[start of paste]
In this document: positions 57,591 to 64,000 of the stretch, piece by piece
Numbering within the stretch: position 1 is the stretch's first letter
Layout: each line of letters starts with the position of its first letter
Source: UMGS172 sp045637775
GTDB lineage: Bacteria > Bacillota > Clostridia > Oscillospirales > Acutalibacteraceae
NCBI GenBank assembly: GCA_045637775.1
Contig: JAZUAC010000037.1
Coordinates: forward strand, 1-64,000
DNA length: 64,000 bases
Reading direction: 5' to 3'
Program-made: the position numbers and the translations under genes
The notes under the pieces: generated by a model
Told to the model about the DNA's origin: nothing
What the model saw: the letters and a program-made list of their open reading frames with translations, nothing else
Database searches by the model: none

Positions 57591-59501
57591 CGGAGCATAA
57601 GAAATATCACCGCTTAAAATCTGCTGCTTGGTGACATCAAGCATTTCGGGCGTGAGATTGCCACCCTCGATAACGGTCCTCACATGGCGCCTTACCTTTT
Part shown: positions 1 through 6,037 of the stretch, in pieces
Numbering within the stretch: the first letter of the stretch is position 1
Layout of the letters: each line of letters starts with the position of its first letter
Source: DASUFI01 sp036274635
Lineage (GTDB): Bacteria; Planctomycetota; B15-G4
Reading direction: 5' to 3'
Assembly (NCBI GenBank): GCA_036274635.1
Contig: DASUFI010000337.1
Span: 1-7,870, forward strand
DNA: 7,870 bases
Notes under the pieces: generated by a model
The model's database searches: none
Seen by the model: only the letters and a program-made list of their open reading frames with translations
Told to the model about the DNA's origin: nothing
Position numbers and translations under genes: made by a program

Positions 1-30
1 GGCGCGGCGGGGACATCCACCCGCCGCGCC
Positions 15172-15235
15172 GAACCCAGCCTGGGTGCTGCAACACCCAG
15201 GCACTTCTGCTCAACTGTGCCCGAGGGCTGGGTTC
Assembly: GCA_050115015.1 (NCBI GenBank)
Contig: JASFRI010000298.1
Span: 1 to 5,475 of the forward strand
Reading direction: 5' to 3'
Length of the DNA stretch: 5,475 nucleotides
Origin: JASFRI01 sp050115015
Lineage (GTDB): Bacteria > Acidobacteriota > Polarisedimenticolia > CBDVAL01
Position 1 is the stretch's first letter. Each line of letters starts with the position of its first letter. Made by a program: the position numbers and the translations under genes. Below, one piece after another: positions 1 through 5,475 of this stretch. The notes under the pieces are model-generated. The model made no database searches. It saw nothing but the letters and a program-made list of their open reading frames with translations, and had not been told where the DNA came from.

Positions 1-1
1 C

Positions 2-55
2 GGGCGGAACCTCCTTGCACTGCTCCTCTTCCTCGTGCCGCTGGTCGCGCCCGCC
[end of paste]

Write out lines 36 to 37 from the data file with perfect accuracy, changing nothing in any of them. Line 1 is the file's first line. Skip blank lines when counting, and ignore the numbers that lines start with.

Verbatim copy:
Positions 15172-15235
15172 GAACCCAGCCTGGGTGCTGCAACACCCAG